Heading to the Emerald Isle and wondering what to eat in Ireland? Or adding more and more items to your Irish foods list – foods to try, foods to bring back – on your travel planning notebook? Option number two sounds very much like me when I was planning my trip to Ireland! I strongly consider the local cuisine as one of the main attractions of a destination so even for my Ireland trip I did have my own Irish food bucket list. My Irish foods list was full of classics and Ireland delivered just what I was looking for.
It goes without saying that I very much enjoyed the food in Ireland. So much that I was eager to share this post on my blog as a guide on what to eat in Ireland to truly appreciate the local cuisine as a visitor. We spent one week road tripping the whole island and I had a total ball eating my way around Ireland. Many people immediately think of potatoes when asked to mention one Irish food. Potatoes are indeed a huge staple and a delicious side to many meals, but there’s more to Irish food than just potatoes. Classic Irish cuisine is pretty big on meat, too. Of course, many eateries offer vegetarian alternatives and it is possible to enjoy food in Ireland as a vegetarian. Still, if you want to do a proper exploration of classic Irish cuisine, as a vegetarian you may have to skip a few meals.
What to eat in Ireland beyond potatoes, then? Meat, fish, dairy are the foods that first come to mind thinking of my Ireland road trip. Irish soda bread was a total discovery and I loved it paired with some delicious Irish butter. Drinks are no less famous as the Emerald Isle is a famed producer of some of Europe’s finest beers. Not to mention Irish whiskey, which was actually one of the main reasons we visited Ireland. Our road trip included stops at three world-famous Irish whiskey distilleries, and we treated ourselves to samples at all of them.
Read more: touring Irish whiskey distilleries in Ireland.
What to eat in Ireland
My Irish food bucket list was pretty basic. There’s only a certain amount of meals you can have during the course of a week and I needed to stick to that. Well of course you can always choose to forget it and bring back a few pounds (of your own flesh, I mean) but that was not my intent. Besides, too often restaurant meals are something I’m happy to skip in favour of much cheaper self-made lunches when I travel. I know I miss out, but budget is a key factor when on the road. In Ireland I decided to make an exception and ate out most of the time.
Since I’m a budget eater, I did not include in my itinerary any expensive restaurants. We visited Ireland on the occasion of our 5th anniversary, but the whole trip was a treat and we didn’t need a Michelin starred restaurant to make our Irish holiday more special. What’s great in Ireland is that most pubs serve traditional food and that is where we got most of our eating done. We did have a couple of more refined dining experiences in Northern Ireland when we treated ourselves to afternoon tea and to an à la carte dinner. Otherwise, we mostly ate at gastropubs.
Fish and chips on the West coast
My Irish food adventure begins in a pub of the beautiful city of Galway. The most famous city on the Atlantic coast, Galway may as well be classified as the most beautiful as it is as pretty as everyone describes it. It was in Galway where we chose to sample one of the most famous delicacies of the British Isles: fish n’ chips! After exploring the colourful downtown we checked into a pub for dinner. We ordered a couple of pints of Guinness beer and the house fish and chips, that came with tartare sauce and minted pea mash.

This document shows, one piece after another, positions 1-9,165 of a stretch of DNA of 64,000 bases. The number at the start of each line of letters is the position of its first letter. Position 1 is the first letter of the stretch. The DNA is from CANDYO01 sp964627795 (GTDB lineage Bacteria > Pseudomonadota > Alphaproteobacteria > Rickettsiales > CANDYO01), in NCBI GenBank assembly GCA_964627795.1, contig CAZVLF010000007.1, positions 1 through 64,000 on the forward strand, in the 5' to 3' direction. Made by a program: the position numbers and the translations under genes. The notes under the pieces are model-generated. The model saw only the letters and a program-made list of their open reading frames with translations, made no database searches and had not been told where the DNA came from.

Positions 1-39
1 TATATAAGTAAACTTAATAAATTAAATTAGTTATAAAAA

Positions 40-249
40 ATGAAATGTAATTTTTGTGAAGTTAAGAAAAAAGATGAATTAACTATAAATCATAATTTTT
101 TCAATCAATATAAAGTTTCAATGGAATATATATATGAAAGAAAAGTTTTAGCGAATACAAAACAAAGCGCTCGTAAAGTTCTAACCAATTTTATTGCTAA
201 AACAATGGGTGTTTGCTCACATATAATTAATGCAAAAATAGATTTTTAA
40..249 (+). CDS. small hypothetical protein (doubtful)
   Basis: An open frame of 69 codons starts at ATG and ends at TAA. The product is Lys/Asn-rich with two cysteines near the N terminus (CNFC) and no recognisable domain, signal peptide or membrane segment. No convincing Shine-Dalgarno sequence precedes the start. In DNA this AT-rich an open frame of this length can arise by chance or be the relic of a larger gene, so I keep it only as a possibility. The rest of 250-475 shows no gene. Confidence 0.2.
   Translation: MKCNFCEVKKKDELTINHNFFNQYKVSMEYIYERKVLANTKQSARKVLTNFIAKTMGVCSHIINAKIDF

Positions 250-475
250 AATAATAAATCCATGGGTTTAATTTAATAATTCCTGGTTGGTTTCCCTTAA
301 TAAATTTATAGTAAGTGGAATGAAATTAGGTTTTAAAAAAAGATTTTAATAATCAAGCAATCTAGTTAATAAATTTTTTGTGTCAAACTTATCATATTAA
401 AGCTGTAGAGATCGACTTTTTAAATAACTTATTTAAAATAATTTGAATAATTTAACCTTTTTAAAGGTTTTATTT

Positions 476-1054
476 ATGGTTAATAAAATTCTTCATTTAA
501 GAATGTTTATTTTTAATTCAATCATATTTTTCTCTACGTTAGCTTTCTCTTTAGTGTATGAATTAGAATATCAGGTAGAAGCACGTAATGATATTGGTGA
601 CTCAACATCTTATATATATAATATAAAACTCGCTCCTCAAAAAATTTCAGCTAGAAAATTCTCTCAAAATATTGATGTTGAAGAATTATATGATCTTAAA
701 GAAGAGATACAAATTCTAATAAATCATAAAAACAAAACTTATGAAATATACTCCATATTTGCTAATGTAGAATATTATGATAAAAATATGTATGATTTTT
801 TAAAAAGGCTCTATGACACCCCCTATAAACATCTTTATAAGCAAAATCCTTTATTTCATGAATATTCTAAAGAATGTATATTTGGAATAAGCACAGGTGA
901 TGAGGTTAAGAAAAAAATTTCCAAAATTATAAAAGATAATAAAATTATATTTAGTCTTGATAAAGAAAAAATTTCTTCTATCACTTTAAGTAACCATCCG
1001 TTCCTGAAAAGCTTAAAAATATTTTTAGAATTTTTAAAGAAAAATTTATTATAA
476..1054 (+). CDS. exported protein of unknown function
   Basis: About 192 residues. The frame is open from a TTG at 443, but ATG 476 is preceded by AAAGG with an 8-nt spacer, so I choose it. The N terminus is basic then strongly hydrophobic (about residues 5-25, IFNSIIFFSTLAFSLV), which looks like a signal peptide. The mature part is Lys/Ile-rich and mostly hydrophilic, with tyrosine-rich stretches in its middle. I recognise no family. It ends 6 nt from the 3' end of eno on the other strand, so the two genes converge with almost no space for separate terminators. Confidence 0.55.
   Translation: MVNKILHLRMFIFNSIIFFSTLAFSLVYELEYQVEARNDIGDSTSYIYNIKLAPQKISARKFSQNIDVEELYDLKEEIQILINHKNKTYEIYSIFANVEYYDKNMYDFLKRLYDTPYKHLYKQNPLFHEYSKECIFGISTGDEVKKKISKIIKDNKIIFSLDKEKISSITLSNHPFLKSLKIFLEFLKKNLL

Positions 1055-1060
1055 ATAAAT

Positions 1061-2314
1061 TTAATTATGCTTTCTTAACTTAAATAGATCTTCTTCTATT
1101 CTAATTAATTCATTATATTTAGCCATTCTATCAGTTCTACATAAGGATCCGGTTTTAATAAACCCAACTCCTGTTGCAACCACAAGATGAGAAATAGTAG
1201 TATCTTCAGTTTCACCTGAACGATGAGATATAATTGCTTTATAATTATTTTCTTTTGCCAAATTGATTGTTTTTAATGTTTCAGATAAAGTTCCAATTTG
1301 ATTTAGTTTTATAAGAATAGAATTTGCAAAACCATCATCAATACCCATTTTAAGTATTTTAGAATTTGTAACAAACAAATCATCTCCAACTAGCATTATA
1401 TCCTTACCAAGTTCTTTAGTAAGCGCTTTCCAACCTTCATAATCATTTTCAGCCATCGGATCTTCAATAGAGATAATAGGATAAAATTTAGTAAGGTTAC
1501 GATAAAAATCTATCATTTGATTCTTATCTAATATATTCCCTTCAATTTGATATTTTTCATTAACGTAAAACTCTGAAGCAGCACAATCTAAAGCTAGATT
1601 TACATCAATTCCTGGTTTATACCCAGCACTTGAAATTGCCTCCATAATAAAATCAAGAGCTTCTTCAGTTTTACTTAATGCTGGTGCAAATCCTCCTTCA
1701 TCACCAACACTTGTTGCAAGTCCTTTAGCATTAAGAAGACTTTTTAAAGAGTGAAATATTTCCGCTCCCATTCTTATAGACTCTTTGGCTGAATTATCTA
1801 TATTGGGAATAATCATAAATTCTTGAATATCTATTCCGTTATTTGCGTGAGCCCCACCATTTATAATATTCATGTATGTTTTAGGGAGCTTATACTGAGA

We barely spent a half day in Galway but the city totally captivated me. Trying to see all of Ireland in one week we were forced to cut some destinations off. One of them were the Aran islands, we just didn’t have the time to get on a ferry and explore those. So we made our stop in Galway pretty quick, with the promise to come back and find enough time to also visit the beautiful Aran. And spend some more time in beautiful Galway. And have some more of that ridiculously good fish and chips!
Where: Busker Brownes gastropub, Galway.
In search of red ale beef stew
With beef accounting for 21% of Ireland’s food and drink export, Ireland is the largest exporter of beef in Europe (source). I often cook Irish beef myself, as it is quite common to find in supermarkets in Sweden. Animal husbandry and beef production in Ireland is serious business, so I was eager to taste some beef while there. Think Ireland and food and drink exports and the other item that might come into your mind is beer. Beef stewed in beer seems quite a logical combination for a signature dish in the Irish culinary tradition.
I had sampled Guinness beef stew in Dublin on my first trip to Ireland many years before and I was eager to have it again. Strangely enough, for a good couple of days in a row I ended up in restaurants that did not have it on their menu. The reason was in the fact that they served the traditional Irish stew, made with lamb and no beer (a specialty that did not make it to my personal Irish food bucket list as I’m not the biggest fan of lamb). Finally, after a few days, I was able to find red ale beef stew at a pub in Tullamore. We went into this pub hungry as wolves right after a tasting class at the Tullamore DEW distillery. Guess what, that night the stew I wanted was offered as special of the day. It felt like a very Irish thing to experience when I say that the proverbial luck of the Irish was bestowed on me!
Where: Tanyard Lane, Tullamore.
Burger and chips, aka more beef and more potatoes please
When researching what to eat in Ireland beef will be high on your list. So why not try it in a favourite form of mine: burger! Hamburgers are one of those foods that possess a very wide spectrum ranging from oily patties in unimpressing buns to top-notch gourmet combinations of meat, vegetables and sauces. It’s all in the quality of the ingredients, the proper way of cooking the meat and thoughtful blending of the flavours. In my life I was lucky to have a few memorable burger experiences and one of the best ones was in Ireland. For once we did not eat at a pub, but went for a place that our host recommended.